Large Radius Bending, also known as Radius Bending, is the process of creating a bend with a large radius to material thickness ratio. WILA offers press brake radius tools for those situations where a large radius cannot be formed using air bending.
Large radius bending is usually characterized by producing an inside radius that is at least 8 times the material thickness. Large radius bending is ideal when step bending, or bump bending, is not an option. Other applications include the bending of U-profiles or to prevent the cracking of the sheet metal.
WILA Radius Tools consist of a holder and a tool. Tool Holders are suitable for various radius tools.
WILA Radius Tools are available in non-hardened versions for thinner plate and hardened versions for heavy duty applications.
WILA Radius Tool Holders are suitable for various radius and flattening tools. Holders for radius inserts are also available for heavy duty applications.
With the use of WILA Radius Tool Holders, the bend result will be faster, more accurate and smoother when compared to step bending, also referred to as bump bending.
WILA Radius Tool Holders can be used for different radius tools and even flattening tools. This allows for more flexibility and is cost-efficient.
Apart from aesthetic or functional reasons, a larger bend radius might be required to prevent the material from cracking during bending. Large radius bending is also ideal for creating U-profiles in two or three bends.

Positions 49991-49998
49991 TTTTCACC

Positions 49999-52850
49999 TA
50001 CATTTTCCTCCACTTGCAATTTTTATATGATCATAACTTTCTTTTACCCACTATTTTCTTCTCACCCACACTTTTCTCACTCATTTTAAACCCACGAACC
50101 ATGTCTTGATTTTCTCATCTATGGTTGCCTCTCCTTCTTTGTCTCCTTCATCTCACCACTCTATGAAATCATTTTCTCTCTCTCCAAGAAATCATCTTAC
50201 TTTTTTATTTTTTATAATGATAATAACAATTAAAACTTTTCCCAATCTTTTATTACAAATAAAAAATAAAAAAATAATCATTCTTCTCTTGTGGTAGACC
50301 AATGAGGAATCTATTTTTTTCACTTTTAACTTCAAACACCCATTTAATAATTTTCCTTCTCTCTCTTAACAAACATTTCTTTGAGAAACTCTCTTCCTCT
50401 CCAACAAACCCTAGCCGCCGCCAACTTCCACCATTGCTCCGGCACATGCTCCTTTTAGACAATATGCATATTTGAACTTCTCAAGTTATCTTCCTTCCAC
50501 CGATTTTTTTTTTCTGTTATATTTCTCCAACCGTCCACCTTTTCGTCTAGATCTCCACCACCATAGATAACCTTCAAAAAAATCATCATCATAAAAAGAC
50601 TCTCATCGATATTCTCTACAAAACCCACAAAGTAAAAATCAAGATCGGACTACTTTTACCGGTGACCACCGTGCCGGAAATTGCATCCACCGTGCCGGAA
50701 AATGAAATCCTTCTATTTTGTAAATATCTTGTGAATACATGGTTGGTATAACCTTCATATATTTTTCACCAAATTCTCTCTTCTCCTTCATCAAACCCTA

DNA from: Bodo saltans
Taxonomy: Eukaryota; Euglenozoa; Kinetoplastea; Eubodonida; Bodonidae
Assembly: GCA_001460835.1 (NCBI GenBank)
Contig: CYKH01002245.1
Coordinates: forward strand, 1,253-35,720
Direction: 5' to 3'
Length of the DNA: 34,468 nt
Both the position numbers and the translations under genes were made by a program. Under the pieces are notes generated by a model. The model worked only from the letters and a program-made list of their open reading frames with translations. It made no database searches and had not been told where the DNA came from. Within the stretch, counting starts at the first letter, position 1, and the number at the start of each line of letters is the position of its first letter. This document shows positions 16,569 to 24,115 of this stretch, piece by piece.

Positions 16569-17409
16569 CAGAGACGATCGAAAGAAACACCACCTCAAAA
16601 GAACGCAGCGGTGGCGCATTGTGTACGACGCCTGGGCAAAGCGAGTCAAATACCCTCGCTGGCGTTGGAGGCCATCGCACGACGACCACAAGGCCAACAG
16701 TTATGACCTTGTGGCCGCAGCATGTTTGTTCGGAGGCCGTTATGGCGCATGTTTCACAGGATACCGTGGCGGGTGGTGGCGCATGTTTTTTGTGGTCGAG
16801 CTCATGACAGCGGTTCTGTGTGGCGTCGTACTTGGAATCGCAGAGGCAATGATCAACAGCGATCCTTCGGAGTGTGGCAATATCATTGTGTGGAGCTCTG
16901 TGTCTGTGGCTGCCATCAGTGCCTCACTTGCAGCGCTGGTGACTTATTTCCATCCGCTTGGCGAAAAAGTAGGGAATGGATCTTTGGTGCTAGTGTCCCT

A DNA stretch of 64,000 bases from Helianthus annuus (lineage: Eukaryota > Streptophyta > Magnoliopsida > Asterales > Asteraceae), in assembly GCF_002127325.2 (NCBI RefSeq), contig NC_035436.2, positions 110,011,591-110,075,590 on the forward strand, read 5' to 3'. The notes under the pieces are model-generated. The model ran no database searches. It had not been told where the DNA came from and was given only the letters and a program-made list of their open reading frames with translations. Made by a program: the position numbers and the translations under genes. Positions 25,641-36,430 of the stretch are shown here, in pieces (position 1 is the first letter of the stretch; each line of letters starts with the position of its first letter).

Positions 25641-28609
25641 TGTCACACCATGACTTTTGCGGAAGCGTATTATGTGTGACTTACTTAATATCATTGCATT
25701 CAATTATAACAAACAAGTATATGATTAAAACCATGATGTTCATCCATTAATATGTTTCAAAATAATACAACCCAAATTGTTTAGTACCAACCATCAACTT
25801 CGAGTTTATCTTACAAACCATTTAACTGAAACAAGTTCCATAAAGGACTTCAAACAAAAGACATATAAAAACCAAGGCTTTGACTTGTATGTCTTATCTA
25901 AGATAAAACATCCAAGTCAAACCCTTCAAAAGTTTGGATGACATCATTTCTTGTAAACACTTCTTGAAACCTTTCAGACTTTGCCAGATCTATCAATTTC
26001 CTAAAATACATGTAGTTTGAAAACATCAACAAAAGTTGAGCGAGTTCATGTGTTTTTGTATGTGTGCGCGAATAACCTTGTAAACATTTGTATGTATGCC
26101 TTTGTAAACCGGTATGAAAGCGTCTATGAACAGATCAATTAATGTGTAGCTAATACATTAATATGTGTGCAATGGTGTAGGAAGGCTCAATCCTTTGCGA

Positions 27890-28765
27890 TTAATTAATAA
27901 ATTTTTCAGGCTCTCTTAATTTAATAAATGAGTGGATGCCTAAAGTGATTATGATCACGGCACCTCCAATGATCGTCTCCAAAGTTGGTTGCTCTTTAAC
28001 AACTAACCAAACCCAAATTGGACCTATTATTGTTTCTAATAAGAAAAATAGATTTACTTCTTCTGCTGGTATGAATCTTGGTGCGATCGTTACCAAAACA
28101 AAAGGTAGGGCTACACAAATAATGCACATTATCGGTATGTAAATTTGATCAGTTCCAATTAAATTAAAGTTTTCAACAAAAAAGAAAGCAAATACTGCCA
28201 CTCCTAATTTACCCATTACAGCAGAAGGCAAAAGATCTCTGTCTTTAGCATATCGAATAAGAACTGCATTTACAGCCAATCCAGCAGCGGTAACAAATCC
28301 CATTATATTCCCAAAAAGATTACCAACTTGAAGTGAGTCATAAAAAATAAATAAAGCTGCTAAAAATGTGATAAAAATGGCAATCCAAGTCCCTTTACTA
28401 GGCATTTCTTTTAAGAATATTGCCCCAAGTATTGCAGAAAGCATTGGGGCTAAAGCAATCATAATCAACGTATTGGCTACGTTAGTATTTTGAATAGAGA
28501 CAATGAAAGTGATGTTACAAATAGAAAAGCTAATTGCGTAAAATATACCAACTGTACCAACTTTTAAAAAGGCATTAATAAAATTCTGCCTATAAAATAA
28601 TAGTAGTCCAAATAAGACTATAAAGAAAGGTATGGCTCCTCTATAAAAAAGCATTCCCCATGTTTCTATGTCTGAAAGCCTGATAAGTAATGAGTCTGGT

Check out our radius tools in the web shop with radii of up to 50 mm. The thinner the sheet and the larger the radius, the more springback. Note that this could result in a radius that is larger than the radius of your tool.
The maximum size of the top tool radius (R_max) for bending up to approx. 90° is R_max = 0.7 x V-opening (V) - 2 x material thickness (s)
A safe minimum V-opening for your bottom tool is V = 2.5 x (radius of used bar (R) + material thickness (S)). The V-angle depends on the springback of the part.
The required bending force is also larger and can be determined by calculating a correction factor (C) and multiplying it with the required force for air bending C ≅ (0.6∙V-s) / (0.7∙V-(s+R)). Please contact WILA for further assistance.
If the tip radius of your top tool exceeds the natural inside radius of the material, Multi-Breakage will occur, resulting in a non-circular bend that has a smaller radius in the center of the bend.
Multi-Breakage is a common phenomenon that occurs when bending a large radius. As the punch engages the working material, the center of the working material separates from the punch and forms a radius smaller than the punch tip radius. This can be reduced by opting for a larger die opening.
Springback will always occur but forming larger radii in thinner materials with higher yield strengths will result in a lot of springback. When bending large radii, springback could easily be up to 30°.
With a radius tool you can bend any angle between 0° and 180° in one or more steps, depending on the bending freedom you have.
Larger radii can be bent in steps using regular tooling. This is often referred to as step bending. A larger number of bend steps will result in a smoother angle, but there will also be a larger build-up of tolerances. The distance between bends has to be greater than the minimum flange length that can be bent on the bottom tool.